The basic idea behind references and pointers is pretty simple. Instead of having a variable holding an object, we want the variable to hold a reference to an object. Using this reference, we want to be able to access or change the object's contents.

Let's illustrate this with a simple example. The & operator obtains a reference to a variable's contents. The * operator accesses the contents referred to by a reference:

imm a = 3
imm ref = &a    // ref holds a reference to a's contents
imm val = *ref  // val is now 3

References (and pointers) offer several benefits:

Safety Challenges with References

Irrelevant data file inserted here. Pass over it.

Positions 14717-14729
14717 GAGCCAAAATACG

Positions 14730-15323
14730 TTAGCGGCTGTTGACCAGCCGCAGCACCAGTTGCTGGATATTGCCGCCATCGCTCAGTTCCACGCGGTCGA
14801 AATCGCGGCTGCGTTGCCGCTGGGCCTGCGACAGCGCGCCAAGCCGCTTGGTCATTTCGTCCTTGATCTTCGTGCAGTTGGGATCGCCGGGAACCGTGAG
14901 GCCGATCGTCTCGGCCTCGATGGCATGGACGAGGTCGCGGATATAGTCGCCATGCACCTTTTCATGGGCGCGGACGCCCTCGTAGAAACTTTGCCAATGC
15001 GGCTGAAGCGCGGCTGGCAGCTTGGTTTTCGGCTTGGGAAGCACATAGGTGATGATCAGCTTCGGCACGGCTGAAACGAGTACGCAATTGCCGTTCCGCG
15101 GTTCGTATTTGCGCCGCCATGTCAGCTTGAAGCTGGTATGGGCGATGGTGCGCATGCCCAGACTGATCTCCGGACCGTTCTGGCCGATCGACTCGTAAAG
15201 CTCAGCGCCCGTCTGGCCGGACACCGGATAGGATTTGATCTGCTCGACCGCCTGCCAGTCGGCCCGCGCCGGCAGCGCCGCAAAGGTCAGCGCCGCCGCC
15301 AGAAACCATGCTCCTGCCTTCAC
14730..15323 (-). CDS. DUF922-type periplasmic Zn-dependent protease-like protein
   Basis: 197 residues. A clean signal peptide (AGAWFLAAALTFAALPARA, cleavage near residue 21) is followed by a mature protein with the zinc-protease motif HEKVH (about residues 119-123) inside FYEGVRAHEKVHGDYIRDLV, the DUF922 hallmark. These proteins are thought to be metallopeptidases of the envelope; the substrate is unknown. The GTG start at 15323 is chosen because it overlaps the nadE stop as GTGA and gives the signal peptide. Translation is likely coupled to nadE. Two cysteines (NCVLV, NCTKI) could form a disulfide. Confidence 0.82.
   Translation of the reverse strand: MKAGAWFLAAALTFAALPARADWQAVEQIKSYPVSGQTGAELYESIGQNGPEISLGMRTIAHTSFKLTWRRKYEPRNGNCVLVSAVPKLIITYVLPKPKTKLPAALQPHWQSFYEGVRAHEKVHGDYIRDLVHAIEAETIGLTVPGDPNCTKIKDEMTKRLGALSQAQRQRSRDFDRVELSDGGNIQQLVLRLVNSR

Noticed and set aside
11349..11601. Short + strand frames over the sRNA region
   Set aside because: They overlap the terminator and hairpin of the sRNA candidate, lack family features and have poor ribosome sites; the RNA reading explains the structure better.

Although references can be efficient and versatile, they can also be dangerous. Unless appropriate precautions are taken, use of raw pointers can cause serious logic failures:

Such failures are not always easy to detect and eliminate. The consequences for such logic failures might be minor, but they could be catastrophic, especially when malicious actors take advantage of undetected pointer problems to gain access or control over other peoples' privileges or information.

References vs. Pointers

One of Cone's key goals is to make it easier to build safe programs. To support this goal, Cone explicitly distinguishes between references and pointers as separate types:

Allocator vs. Borrowed References

References come in two flavors, distinguished by how they are created:

Related Information

Subsequent chapters provide detailed information about each of these distinct types:

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